UK has five times less shale gas than previously thought, fracking study finds

Scientists say there may be less than 10 years’ worth of gas left

Cuadrilla’s operations at Preston New Road resumed last week
Cuadrilla’s operations at Preston New Road resumed last week

There may be a lot less shale gas in the UK than previously thought – and fracking may only yield 10 years’ worth of the fuel, a study has suggested.

This is five times less than 2013 estimates of 50 years’ worth, according to analysis of Bowland Shale Formation in north England.

The new estimates are based on lab analysis by the University of Nottingham and British Geological Survey (BGS). Researchers used a high-pressure water technique that simulates oil and gas generation in deep reservoirs and applied it to shale to evaluate in the laboratory how much gas could be extracted.

Fracking, in which liquid is pumped at high pressure deep underground to fracture rock and release gas, has proved controversial in the UK.

Backers, including the government, claim exploiting the fossil fuel could reduce reliance on imports, secure supplies, help cut carbon emissions and create jobs.

But opponents say fracking can cause earthquakes, damage the countryside and keep the UK hooked on fossil fuels instead of focusing on renewables to help tackle climate change.

Researchers analysed shale rock in two locations, and extrapolated the findings to the whole of the Bowland Shale. They concluded that the maximum gas there equated to “potentially economically recoverable reserves of less than 10 years of current UK gas consumption”.

Report author Professor Colin Snape said: “We have made great strides in developing a laboratory test procedure to determine shale gas potential.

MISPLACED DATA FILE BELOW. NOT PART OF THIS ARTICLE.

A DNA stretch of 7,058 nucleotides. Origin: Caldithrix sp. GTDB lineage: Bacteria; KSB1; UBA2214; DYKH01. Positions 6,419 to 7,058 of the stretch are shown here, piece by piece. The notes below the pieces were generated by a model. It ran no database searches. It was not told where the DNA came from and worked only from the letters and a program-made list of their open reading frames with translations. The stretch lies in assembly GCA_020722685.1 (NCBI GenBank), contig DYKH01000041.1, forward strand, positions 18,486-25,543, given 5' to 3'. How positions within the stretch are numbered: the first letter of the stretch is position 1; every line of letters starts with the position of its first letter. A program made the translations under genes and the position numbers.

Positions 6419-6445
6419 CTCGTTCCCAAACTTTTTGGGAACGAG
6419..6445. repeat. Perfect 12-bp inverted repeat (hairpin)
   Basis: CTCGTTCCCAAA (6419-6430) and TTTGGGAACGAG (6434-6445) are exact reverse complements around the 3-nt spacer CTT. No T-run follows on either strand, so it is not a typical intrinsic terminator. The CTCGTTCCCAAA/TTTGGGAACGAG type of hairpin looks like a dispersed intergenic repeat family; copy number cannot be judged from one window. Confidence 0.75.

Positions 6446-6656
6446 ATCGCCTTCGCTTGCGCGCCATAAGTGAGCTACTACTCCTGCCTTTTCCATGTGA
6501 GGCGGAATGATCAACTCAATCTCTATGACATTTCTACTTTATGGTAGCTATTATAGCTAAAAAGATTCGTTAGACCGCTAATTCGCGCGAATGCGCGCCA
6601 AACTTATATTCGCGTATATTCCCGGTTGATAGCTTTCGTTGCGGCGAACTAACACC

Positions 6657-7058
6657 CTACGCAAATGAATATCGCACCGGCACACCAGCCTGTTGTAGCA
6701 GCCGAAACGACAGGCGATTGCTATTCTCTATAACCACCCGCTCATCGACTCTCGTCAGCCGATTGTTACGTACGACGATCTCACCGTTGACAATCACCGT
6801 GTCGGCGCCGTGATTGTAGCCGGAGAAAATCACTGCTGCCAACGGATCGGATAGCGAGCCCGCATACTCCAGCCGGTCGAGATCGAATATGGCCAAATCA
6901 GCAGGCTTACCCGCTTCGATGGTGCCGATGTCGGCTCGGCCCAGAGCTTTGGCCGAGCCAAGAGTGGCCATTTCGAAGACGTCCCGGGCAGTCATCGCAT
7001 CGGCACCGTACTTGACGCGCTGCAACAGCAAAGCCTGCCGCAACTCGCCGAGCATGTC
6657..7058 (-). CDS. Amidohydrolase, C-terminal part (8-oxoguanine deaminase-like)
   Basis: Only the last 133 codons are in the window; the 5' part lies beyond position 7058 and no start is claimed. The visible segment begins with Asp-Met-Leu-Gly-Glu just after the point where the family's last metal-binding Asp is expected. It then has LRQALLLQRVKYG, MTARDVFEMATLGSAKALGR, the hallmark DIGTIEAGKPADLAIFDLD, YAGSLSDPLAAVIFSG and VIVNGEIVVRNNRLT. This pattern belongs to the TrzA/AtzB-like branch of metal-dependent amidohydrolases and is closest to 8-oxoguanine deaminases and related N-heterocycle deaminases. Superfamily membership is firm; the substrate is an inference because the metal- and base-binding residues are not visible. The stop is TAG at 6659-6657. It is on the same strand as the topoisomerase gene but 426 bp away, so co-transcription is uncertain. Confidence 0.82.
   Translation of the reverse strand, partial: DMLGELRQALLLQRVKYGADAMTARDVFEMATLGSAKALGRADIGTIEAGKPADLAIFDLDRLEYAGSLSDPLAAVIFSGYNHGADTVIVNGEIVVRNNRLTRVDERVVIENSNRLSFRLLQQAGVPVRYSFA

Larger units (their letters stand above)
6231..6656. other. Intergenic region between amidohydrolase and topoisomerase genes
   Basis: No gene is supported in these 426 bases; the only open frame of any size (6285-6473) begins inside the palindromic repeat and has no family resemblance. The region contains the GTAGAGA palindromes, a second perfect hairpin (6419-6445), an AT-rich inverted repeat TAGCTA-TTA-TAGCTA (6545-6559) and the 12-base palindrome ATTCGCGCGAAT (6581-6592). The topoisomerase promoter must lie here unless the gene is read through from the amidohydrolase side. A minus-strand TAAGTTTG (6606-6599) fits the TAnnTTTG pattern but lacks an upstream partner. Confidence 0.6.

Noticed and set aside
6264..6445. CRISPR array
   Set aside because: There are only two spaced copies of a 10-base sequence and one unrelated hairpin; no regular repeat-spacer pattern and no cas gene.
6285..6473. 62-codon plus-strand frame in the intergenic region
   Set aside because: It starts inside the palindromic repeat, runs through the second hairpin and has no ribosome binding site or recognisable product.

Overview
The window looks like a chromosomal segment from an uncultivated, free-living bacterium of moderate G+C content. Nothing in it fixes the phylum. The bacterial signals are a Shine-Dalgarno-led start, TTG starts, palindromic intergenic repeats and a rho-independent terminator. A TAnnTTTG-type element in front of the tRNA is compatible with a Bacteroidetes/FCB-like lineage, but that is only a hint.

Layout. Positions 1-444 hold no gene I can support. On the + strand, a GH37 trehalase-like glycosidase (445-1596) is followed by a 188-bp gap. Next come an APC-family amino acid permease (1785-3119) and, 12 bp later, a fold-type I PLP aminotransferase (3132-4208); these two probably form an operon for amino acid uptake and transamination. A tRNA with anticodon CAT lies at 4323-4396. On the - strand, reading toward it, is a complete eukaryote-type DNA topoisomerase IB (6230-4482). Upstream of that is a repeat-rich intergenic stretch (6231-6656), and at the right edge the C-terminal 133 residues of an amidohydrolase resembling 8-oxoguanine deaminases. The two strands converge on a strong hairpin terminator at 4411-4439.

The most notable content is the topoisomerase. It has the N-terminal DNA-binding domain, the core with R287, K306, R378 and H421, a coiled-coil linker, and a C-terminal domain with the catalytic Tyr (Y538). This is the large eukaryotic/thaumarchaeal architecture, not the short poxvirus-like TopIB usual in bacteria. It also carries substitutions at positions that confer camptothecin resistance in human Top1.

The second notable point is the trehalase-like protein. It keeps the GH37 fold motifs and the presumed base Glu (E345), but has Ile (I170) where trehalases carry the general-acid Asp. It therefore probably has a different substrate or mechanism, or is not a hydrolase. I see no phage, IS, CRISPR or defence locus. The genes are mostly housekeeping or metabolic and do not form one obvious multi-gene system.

“This can only serve to improve people’s understanding and government decisions around the future of what role shale gas can make to the UK energy’s demand as we move to being carbon neutral by 2050.”

Study author Dr Christopher Vane, head of organic geochemistry at the BGS, said the research “transforms our view of UK shale gas reserves”.

“This cutting edge science shows that shales within the Bowland Formation could potentially contain less recoverable gas than previously thought,” he said.

But Professor Mike Stephenson, chief scientist for decarbonisation and resource management at the BGS, who was not one of the study’s authors, cautioned that the data only used a small number of rock samples from two locations.

“BGS has continued to study resource estimation in shales over the past 16 years and further studies are still required to further refine estimates of shale gas resources,” he said.

Professor Andrew Aplin from Durham University, who was also not involved in the research, said: “Without a lot more field data from the UK, we just don’t know how big the resource might be.

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“There are the additional uncertainties of the proportion of the total gas which might be recovered, how many wells will be needed and whether it is feasible to drill them for both societal and economic reasons.”

The findings, published in Nature Communications, were dismissed by energy firm Cuadrilla, which last week resumed fracking at the UK’s only operation shale exploration site in Preston New Road, Lancashire, following earth tremors.

The company’s chief executive Francis Egan said: “Cuadrilla is getting on with determining the capacity of UK shale reserves by the only means possible which is to drill, hydraulically fracture and test the flow rate of gas from real world wells drilled into the shale rock.

“Our early results are very encouraging.”

Additional reporting by PA

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